By Michael J. Gergen, Eli. W. Hopson, and Andrew H. Meyer

Across North America, investor-owned utilities (IOUs), publicly-owned utilities (POUs), and other load-serving entities are issuing unprecedented requests for proposals or offers (RFPs or RFOs) for advanced energy storage projects.  Recent significant developments regarding the energy storage procurement policy established by the California Public Utilities Commission (CPUC) for California’s three largest IOUs, currently the largest procurement initiative in North America, have been summarized by Latham attorneys here and elsewhere.  In addition to this CPUC procurement initiative, there are now procurement initiatives underway elsewhere in California, as well as in Hawaii, New York, and the Province of Ontario, Canada.  Together, these initiatives indicate that energy storage technologies may be ready to move from the demonstration stage to commercial deployment. 

This blog post briefly summarizes these procurement initiatives, many of which remain open for proposals or offers for commercial deployment of energy storage technologies. In addition to these targeted solicitations for commercial deployment, energy storage is increasingly being considered alongside traditional resources in resource adequacy processes and corresponding RFPs. For example, the Public Service Company of Colorado included energy storage as a qualifying resource under a 2013 RFP for Dispatchable Resources. Suffice it to say that the energy storage industry enjoys a number of targeted opportunities for commercial deployment across North America.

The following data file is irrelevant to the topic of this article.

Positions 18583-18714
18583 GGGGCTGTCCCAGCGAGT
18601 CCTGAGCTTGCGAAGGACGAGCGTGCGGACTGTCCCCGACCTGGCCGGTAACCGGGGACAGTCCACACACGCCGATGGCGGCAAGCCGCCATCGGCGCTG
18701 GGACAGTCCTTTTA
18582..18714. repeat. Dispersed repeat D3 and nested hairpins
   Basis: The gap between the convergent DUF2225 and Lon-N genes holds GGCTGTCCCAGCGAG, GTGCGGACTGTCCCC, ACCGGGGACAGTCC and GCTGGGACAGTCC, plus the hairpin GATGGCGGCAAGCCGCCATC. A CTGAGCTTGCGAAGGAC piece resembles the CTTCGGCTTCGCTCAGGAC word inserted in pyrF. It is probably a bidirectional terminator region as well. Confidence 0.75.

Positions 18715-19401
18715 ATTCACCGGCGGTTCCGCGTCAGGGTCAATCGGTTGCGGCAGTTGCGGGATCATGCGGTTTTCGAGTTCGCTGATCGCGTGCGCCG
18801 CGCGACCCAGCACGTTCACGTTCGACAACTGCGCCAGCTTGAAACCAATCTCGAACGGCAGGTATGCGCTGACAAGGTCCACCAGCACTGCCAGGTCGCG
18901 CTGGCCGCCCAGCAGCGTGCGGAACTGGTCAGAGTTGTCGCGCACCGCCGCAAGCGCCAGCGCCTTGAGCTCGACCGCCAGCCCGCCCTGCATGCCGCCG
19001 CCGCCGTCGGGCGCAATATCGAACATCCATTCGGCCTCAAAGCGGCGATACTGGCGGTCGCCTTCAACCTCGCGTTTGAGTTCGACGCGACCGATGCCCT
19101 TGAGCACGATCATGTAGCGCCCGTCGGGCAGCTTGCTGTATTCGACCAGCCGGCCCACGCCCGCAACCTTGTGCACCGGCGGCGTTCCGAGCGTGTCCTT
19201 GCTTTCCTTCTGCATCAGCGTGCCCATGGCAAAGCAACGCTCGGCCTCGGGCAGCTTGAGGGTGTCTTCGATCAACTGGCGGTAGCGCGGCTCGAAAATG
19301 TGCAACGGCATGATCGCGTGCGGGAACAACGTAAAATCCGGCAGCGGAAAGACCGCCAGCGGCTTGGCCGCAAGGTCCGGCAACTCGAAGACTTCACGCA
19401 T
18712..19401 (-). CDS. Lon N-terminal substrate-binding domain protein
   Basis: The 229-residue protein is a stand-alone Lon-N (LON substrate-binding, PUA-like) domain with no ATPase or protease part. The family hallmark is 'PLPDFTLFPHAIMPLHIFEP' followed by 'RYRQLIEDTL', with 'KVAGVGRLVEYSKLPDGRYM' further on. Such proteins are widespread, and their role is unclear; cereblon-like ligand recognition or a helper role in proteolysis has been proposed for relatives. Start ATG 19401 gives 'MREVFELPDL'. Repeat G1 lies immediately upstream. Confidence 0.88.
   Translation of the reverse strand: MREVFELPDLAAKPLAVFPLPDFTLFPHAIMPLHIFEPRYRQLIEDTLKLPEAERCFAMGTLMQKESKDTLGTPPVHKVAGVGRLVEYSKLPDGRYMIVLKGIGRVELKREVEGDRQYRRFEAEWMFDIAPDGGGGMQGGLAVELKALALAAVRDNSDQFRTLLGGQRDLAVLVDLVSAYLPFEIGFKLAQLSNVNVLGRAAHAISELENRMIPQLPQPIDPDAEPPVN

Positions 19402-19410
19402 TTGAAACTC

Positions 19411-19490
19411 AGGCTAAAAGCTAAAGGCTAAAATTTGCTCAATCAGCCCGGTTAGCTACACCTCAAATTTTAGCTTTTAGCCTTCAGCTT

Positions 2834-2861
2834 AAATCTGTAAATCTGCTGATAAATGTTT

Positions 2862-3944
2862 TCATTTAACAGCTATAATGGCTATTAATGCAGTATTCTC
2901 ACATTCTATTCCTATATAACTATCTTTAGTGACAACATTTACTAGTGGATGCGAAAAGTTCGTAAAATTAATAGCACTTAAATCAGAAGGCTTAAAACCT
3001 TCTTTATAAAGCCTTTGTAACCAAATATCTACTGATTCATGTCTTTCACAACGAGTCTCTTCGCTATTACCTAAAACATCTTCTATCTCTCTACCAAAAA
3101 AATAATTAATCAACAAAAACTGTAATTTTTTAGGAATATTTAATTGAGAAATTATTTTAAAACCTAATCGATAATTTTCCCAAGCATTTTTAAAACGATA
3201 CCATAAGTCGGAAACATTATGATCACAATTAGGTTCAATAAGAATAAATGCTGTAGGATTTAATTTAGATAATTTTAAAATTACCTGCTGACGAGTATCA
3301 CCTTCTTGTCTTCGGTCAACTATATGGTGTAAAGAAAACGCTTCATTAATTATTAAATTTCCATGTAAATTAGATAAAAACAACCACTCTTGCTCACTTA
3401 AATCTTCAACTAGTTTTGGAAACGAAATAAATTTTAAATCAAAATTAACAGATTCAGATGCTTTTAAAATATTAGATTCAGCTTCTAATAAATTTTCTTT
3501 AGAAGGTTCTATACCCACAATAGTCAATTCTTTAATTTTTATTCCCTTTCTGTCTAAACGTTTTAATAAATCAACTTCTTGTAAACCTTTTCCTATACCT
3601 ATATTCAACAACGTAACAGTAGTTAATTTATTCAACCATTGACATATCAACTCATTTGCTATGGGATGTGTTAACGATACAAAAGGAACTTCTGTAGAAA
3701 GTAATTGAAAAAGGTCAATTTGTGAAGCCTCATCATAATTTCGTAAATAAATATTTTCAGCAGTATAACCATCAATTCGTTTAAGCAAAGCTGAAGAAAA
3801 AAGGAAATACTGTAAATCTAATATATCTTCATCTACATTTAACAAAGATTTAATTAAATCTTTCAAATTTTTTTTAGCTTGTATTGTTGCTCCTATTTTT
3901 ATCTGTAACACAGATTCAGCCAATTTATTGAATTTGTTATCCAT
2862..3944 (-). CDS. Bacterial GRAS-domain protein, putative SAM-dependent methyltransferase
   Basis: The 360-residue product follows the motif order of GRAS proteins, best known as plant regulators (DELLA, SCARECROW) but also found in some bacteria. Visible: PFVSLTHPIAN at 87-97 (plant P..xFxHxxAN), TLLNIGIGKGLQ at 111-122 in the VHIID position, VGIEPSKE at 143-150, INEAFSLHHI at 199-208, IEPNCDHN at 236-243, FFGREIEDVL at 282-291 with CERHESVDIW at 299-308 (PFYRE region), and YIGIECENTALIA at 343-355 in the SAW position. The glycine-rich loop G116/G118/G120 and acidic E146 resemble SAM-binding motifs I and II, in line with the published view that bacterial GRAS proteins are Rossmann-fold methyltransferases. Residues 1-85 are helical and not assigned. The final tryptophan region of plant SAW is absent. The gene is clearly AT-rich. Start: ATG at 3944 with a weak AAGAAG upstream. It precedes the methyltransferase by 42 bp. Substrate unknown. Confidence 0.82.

In October 2013, the CPUC issued a decision setting a procurement target of 1,325 MW of energy storage by the end of 2020 for California’s three largest IOUs – Pacific Gas & Electric Company, Southern California Edison Company (SCE) and San Diego Gas & Electric Company (SDG&E). Energy storage policy has already influenced a number of recent CPUC proceedings, including a recent decision regarding SCE and SDG&E and their Long-Term Procurement Plan (LTPP), a process that determines the resource needs of these IOUs, as related to the permanent retirement of the San Onofre Nuclear Generation Stations. In the coming months, California’s three largest IOUs are expected to work toward their energy storage procurement targets by issuing RFPs for potentially hundreds of MWs of energy storage resources authorized pursuant to such LTPP decisions. Other California energy storage RFOs to date include the following.